The limits of virtual experience

Today I have been to a funeral – both a very sad occasion but also a wonderful celebration of a life well lived and surrounded by much love from a wide and extensive family and community.

I did wonder whilst sitting quietly in the Church which was full of people, how people who are only connected through online means would be able to participate in such a celebration of life. Is this one instance where the virtual simply cannot effectively replace the face-to-face?

Just last week someone said to me that within the next five or ten years, the Church of Engand would cease to exist. Evidently it is in such financial straits that it might have to ‘close down’. So what would this mean? Would a virtual ‘limited cost’ Church take it’s place?

To what extent can the virtual replace the face-to-face? Is there a line beyond which we would not be prepared to go or beyond which the experience would lose meaning without the face-to-face contact.

I am pleased that I was physically present, sitting in the Church today and seeing my friend and her family in person as they struggled with their grief but also celebrated the life of their loved one.

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7 thoughts on “The limits of virtual experience

  1. Stephen Downes November 2, 2011 / 9:48 pm

    I think there will still be funerals, but that there’s no reason we can’t have them in the local community centre.

  2. jennymackness November 2, 2011 / 9:58 pm

    Thank you Stephen. I agree. I think if people are intent on gathering, then nothing much can stop them – but I hope there will always be a good balance between face-to-face and virtual gathering.

  3. Glenyan November 2, 2011 / 11:47 pm

    I often think similar thoughts, Jenny. Virtual place and time is great for the practical purposes of education. As communication technology now has everything up to synchronous time and with an eventual full spectrum of place, society will need to determine what the difference between in-person and virtual presence is for things like funerals, weddings, travel, entertainment, physiology and, well, human interaction, etc.

  4. jennymackness November 3, 2011 / 9:06 pm

    @Glen – thanks. I do know of a wedding that took place this year that ‘beamed in’ people from across the globe who couldn’t be there in person. I expect we will see more of this in the years to come.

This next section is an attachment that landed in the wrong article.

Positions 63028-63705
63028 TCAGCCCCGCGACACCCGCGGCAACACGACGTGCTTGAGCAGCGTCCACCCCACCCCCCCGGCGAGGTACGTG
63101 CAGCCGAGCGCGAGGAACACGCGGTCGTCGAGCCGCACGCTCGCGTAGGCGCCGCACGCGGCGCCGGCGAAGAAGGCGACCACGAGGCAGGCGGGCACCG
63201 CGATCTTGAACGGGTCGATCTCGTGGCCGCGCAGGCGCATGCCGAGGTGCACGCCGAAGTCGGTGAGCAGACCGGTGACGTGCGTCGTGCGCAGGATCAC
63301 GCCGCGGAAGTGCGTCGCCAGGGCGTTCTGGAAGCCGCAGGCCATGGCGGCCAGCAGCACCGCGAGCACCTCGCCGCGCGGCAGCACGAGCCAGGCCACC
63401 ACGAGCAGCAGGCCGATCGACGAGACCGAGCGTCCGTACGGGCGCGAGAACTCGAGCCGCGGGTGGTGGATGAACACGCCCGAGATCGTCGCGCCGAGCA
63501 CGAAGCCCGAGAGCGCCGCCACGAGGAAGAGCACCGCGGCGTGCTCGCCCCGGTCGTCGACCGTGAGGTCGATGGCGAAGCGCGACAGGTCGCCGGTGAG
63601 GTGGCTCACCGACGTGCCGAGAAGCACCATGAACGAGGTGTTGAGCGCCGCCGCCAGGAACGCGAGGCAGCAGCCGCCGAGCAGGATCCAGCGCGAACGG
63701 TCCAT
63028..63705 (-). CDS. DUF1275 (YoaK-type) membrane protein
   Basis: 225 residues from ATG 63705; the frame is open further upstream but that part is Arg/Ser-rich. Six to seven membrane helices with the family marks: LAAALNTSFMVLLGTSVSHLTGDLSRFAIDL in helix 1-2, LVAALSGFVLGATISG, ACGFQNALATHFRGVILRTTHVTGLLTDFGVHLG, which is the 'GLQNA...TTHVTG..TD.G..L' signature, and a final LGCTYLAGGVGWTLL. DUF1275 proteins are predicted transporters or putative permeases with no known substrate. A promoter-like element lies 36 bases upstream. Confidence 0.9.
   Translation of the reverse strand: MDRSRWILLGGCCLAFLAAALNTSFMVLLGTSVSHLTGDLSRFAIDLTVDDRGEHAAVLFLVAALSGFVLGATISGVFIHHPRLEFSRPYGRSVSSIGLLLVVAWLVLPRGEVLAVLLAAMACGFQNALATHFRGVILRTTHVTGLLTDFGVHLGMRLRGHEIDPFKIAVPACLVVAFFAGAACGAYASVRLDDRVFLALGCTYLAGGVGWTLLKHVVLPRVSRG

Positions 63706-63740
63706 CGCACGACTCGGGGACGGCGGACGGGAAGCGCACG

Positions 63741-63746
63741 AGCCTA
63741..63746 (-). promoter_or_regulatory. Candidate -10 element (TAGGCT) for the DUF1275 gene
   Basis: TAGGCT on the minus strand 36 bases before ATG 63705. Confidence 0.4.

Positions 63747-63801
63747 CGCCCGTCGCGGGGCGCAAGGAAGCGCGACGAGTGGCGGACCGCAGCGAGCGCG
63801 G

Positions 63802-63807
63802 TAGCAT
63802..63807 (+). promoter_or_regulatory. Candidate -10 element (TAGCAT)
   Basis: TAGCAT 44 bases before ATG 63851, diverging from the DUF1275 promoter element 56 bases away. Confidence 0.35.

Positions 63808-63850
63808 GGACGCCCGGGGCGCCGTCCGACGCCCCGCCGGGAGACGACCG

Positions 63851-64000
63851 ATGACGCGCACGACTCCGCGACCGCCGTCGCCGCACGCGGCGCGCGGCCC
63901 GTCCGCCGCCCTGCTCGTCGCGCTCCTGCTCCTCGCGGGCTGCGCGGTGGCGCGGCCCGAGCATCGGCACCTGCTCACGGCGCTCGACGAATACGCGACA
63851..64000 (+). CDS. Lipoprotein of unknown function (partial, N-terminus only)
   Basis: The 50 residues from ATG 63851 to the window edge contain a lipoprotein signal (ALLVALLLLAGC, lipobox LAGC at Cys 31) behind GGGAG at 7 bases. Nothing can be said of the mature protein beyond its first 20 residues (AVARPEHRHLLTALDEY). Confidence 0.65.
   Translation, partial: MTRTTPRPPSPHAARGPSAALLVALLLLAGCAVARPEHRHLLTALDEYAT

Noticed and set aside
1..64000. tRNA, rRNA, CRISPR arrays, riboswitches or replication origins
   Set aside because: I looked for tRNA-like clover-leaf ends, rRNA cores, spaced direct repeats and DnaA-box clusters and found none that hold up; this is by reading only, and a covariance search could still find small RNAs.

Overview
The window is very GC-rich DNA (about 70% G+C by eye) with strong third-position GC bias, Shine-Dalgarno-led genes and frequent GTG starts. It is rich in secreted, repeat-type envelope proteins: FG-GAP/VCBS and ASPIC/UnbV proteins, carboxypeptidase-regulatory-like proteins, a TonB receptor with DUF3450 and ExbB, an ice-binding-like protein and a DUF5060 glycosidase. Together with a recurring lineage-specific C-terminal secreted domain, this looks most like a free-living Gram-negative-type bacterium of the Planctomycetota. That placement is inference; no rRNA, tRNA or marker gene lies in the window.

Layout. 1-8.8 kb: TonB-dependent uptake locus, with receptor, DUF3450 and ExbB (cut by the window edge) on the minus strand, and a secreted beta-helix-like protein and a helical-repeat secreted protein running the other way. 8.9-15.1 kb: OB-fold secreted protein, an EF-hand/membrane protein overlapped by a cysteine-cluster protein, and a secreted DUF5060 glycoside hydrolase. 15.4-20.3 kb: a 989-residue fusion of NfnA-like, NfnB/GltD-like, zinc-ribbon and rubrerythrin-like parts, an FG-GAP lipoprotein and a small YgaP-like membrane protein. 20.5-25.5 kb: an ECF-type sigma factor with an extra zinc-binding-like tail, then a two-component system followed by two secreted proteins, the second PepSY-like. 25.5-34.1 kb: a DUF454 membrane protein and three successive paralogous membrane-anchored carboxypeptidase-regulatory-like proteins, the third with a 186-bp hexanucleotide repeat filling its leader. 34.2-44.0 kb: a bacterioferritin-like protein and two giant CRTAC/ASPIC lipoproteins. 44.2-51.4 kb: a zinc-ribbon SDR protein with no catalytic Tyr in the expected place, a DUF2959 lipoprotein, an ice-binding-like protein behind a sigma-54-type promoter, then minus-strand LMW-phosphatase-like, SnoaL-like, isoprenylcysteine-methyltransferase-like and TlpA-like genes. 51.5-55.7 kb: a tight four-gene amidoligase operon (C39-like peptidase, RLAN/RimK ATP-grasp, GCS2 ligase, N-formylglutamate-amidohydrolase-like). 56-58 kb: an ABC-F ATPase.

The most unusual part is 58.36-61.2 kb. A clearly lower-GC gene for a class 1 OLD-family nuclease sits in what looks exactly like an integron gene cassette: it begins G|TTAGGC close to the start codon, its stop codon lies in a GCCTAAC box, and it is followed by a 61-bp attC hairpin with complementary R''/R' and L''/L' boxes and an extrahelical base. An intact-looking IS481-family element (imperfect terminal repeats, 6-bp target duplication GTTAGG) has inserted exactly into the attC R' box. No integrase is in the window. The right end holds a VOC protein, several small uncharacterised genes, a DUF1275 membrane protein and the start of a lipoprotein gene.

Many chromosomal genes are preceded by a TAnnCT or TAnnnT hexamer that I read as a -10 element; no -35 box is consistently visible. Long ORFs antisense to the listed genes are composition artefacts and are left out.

5. Jeffrey Keefer November 4, 2011 / 2:24 am

    Sorry for your loss, Jenny.

    You have me thinking about presence tonight. How many times are we physically near, but spiritually or emotionally or mentally apart? How many times are we the opposite, though the vibes or karma or energy or life force is more united in the great connections that exist, beyond the limitations of time or place or space?

    Ever cry when considering a favorite pet or injustice or tragedy in the temporal past? Yes, that is what I am thinking about when I consider how presence is far more complicated than simply sitting in a big, cold building with others. Virtual in this sense somehow does not seem to respect these complicated human experiences.

    Jeffrey

  6. jennymackness November 4, 2011 / 7:39 am

    Jeffrey – I completely agree and I think your question….. >How many times are we physically near, but spiritually or emotionally or mentally apart?…. which turns what I was saying around, helps to highlight the complicated relationships between the virtual and the physical. Thanks. Jenny

  7. Glenyan November 4, 2011 / 2:07 pm

    These thoughts are not unlike Moore’s theory of Transactional Distance, which seems to be shifting a bit these day, taking on a more significant meaning in terms of presence. I just saw a CNN article about people attending church via Facebook.

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